He sighed and muttered something about Philistines. Then, in the tone of one speaking to someone who was a bit of a nong, he said, “Once a year the extraordinarily talented individuals at Evenstar provide an invaluable opportunity for the ordinary citizens of Los Angeles to see the stellar heights quality entertainment can reach. The modern so-called star is but a pigmy when compared to the giants of the stage and silver screen, such as myself.”
Sir Rupert paused, then made a sweeping gesture. “ ‘He doth bestride the narrow world like a Colossus.’ ”
“Julius Caesar.” I spoke with confidence, having been given the part of Brutus in Wollegudgerie High School’s staging of Shakespeare’s play, when it became clear that there was a shortage of males auditioning for fear of being called sissies.
It seemed I’d redeemed myself, because Sir Rupert gallantly offered me his arm. “Let me escort you to the administration office.”
This suited me, because I’d decided to cultivate him as a source of information. I’d just grit my teeth and smile if he made any more snide remarks about Aussies.
“There are no signs indicating which building is which,” I said.
“That’s to maintain a friendly, neighborly atmosphere,” said Sir Rupert. Indicating each as he spoke, he told me that the Gothic-inspired building housed administration offices and special-needs patients, the massive Mayan building was entirely residential units, and the modernist structure held the most luxurious of the apartments plus a theater, meeting rooms, and a dining hall.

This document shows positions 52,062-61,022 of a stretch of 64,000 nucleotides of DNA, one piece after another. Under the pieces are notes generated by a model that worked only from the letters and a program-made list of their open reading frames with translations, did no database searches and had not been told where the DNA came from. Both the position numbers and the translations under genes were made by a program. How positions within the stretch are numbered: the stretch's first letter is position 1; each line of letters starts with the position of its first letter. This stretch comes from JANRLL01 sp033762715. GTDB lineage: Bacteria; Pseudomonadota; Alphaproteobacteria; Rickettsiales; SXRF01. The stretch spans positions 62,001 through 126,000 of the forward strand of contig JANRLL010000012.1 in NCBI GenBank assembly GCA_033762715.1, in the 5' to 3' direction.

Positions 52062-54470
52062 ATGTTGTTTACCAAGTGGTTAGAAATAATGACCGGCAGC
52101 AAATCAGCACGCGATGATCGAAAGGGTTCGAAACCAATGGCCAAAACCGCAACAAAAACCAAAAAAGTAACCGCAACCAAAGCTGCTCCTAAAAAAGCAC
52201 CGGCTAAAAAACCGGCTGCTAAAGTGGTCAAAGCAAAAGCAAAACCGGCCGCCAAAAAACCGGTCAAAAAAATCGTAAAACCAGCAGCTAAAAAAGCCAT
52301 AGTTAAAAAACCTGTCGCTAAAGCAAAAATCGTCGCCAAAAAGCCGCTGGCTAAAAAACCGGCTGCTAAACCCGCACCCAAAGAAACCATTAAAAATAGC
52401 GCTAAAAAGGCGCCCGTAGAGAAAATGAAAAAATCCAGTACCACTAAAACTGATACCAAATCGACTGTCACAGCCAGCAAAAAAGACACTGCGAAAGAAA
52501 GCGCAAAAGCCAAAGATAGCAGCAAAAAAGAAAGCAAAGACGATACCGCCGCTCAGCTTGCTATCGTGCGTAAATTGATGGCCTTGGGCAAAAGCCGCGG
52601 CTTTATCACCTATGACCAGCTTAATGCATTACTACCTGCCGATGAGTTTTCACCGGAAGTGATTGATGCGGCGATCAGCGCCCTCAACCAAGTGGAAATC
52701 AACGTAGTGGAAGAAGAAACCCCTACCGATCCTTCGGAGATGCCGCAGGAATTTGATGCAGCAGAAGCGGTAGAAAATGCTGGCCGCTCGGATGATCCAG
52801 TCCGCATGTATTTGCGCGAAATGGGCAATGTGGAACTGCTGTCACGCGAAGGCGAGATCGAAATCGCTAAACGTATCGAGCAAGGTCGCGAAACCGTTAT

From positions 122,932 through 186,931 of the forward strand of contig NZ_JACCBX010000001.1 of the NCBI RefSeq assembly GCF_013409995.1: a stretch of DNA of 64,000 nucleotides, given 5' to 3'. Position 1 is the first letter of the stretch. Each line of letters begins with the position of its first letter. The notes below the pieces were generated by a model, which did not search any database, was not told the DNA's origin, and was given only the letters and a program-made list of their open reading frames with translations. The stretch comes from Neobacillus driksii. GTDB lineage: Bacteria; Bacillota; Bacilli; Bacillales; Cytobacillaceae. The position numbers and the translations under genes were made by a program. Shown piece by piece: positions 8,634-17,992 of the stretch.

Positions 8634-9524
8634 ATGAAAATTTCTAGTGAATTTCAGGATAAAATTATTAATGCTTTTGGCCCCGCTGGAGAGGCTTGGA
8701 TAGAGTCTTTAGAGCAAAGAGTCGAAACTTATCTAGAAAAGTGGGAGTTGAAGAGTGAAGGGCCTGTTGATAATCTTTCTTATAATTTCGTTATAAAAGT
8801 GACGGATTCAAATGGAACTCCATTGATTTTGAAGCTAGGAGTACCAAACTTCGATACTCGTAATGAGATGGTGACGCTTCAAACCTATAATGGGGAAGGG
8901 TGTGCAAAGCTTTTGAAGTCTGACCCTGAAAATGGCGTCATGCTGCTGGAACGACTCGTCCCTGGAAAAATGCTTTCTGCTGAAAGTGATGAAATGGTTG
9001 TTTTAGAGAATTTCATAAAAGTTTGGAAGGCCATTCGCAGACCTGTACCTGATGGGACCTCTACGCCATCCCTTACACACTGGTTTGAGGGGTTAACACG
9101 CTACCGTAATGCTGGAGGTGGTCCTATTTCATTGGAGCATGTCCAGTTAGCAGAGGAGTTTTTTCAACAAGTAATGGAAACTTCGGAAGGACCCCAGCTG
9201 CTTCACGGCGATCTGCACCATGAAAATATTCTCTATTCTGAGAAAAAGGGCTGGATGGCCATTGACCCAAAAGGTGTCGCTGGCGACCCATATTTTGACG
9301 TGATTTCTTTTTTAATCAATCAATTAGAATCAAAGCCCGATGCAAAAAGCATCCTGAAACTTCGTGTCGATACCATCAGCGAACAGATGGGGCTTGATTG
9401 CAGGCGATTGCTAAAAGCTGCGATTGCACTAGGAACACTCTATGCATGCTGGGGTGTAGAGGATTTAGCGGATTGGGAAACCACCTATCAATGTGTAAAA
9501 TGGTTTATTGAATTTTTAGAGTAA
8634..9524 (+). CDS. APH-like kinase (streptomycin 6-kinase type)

As we walked along at a leisurely pace, he said, “I’m delighted you’ll be involved in Swan Song of the Luminaries. You’ll find it an enriching experience that will nourish your very soul. It’s more than quality entertainment. It’s more than mature star power incandescently glowing. Swan Song is, not to put too fine a point upon it, a vital necessity in this cultural desert.”
I thought of the old belief that swans sing before they die. Personally, I thought mentioning a swan song in the title of a show starring rather ancient celebrities was a touch morbid, as if the audience expected performers to fall off the perch at any moment.
Sir Rupert broke into my thoughts by inquiring, “Do you yourself have any facility in the performing arts?”
“’Fraid not. Except I can carry a tune pretty well.”
“Carry a tune? Pretty well?” He gave a scornful snort. “My dear gel, that’s more American Idol than the top-notch performance art to which I refer.” He patted my hand indulgently. “But I’m asking too much of you, Miss Kendall. You are an Australian, after all, with every element of artistic impoverishment that entails.”
I gritted my teeth and smiled. Fair dinkum! Wouldn’t it rot your socks?